Naked Lunch

Naked Lunch
September 21st 2023

Few filmmakers have seemed to shun public goodwill as much as David Cronenberg has in the course of his illustrious, albeit polarizing, career. His early feature film work, Shivers (1975) and Rabid (1977), flirt with conventions of exploitation cinema while offering something more outwardly cerebral and didactic than their grindhouse contemporaries. The Brood (1979) and Scanners (1981 pushed Cronenberg into the “body horror” genre for which he would become known and inched him closer to the mainstream, offering a heavy dose of gory spectacle alongside his political bent. In 1983, he followed the successful Scanners with two major-studio films in the same year, Videodrome (for Universal) and The Dead Zone (for Paramount), though only the latter turned a profit. Cronenberg worked with 20th Century Fox for his next film, his first remake, The Fly (1986), far and away his most expensive and successful film to date.

Following the success of that film, he stayed with Fox for Dead Ringers (1988), his most intimate and beguiling film. A horror-tinged drama about twin gynecologists that fall for the same woman, it earned Cronenberg critical acclaim and awards recognition but proved to be a commercial failure. Cronenberg’s next film would be his strangest to date, tackling William S. Burroughs’s long-gestating Naked Lunch, a novel that alienated and confounded readers across the world since 1959 but had never been adapted, though it was optioned in the mid-’60s by Conrad Rooks, the director of Chappaqua (1966).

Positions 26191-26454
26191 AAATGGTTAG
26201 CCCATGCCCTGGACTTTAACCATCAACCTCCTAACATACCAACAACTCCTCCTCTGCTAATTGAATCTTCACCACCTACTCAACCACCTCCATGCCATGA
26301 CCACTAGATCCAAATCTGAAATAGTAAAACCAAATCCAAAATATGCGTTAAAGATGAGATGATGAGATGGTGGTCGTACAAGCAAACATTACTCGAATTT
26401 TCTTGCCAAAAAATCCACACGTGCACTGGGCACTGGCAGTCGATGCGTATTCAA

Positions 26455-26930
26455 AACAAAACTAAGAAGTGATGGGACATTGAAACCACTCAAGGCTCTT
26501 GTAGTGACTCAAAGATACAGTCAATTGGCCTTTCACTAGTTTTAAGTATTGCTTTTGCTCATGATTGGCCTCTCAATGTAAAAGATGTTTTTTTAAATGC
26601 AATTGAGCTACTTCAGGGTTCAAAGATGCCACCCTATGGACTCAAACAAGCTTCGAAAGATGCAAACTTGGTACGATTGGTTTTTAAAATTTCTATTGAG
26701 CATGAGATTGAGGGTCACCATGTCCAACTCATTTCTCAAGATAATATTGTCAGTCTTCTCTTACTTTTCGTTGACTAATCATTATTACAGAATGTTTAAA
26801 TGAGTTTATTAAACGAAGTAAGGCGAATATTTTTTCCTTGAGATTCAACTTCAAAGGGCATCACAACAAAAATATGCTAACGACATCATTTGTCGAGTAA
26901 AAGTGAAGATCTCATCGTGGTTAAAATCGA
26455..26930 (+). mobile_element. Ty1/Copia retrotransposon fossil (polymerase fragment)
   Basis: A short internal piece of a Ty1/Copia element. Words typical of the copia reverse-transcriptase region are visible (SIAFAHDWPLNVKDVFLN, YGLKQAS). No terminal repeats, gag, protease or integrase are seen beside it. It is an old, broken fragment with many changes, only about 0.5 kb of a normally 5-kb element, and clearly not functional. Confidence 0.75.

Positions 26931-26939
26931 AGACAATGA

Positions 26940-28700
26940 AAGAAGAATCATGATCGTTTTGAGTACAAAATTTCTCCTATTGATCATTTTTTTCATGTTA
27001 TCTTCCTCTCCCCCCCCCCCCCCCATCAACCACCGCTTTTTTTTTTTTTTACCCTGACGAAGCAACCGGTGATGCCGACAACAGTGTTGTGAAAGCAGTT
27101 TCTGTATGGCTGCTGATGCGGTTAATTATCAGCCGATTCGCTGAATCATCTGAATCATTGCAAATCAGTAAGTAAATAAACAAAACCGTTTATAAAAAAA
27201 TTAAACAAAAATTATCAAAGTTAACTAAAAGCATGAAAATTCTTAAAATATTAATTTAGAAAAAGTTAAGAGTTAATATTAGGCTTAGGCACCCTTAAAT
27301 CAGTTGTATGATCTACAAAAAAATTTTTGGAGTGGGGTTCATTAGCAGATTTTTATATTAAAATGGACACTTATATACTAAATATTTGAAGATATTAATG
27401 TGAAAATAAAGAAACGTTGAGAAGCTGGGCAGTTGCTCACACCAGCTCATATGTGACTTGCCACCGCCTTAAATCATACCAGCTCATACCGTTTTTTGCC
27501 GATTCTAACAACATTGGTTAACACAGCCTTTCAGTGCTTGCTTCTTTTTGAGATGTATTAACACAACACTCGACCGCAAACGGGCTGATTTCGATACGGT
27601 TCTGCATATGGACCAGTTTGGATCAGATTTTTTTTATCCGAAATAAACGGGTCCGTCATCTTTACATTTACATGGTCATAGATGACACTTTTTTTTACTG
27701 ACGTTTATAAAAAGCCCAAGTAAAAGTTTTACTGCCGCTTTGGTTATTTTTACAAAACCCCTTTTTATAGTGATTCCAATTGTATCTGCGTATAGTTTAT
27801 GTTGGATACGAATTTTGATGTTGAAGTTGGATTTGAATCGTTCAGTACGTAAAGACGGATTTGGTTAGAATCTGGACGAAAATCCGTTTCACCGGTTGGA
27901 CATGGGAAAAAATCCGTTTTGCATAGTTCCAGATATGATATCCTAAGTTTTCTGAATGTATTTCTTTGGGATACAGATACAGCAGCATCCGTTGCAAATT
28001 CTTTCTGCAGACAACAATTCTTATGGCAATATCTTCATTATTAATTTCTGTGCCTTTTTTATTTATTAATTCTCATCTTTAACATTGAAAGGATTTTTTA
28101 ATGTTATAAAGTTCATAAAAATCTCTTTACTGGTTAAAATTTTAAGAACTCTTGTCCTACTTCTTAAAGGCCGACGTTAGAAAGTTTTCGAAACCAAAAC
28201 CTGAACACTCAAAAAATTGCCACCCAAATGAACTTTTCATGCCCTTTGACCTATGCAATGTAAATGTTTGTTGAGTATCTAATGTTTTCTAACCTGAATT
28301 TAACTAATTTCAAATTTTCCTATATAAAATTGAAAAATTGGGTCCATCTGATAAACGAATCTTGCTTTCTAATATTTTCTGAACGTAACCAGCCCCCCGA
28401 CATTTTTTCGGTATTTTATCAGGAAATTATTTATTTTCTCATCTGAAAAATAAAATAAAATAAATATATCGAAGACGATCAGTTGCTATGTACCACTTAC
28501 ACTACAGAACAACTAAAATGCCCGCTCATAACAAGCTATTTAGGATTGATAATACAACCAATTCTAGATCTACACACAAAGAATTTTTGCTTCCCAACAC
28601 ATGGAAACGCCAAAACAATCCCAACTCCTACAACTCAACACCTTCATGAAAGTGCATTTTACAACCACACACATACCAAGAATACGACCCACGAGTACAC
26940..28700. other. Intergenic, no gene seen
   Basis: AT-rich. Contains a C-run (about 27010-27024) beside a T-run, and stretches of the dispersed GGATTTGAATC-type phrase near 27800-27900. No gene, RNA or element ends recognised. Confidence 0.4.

For Cronenberg’s Naked Lunch (1991), he receives sole screenplay credit. Rather than rigorously follow the text, which Burroughs wrote to be read in any order of the reader’s choosing, Cronenberg attempts to apply something resembling a linear timeline to the narrative. The novel is a diary of drug use, offering a series of hypnotic visuals that exist in a rhythm with his vernacular language, but Cronenberg structures his film as a darkly humorous sci-fi saga: the story of a man who winds up in a intergalactic conspiracy after accidentally killing his wife. That the story also includes hallucinogenic drugs, giant bugs, and grotesque sexuality has as much to do with Cronenberg as it does Burroughs.

The film doesn’t solely pull from Burroughs’s novel for inspiration but also his other works, particularly the short story “Exterminator!,” and moments from his real life. In another filmmaker’s hands, this could make the film feel erratic, but Cronenberg injects it with a cohering vibrancy. Unsurprisingly, Naked Lunch was a massive commercial failure, though it won Cronenberg Best Director and Best Writer awards from the National Society of Film Critics. Perhaps audiences in 1991, the year of Home Alone and Robin Hood: Prince of Thieves, weren’t ready to watch Peter Weller rub his fingers around the pulsating, talking anus of a prosthetic bug, but fortunately for the rest of us, Croneberg did it anyway.

Naked Lunch screens this afternoon and this evening, September 21, at the Quad as part of the series “Jeremy Thomas Presents.”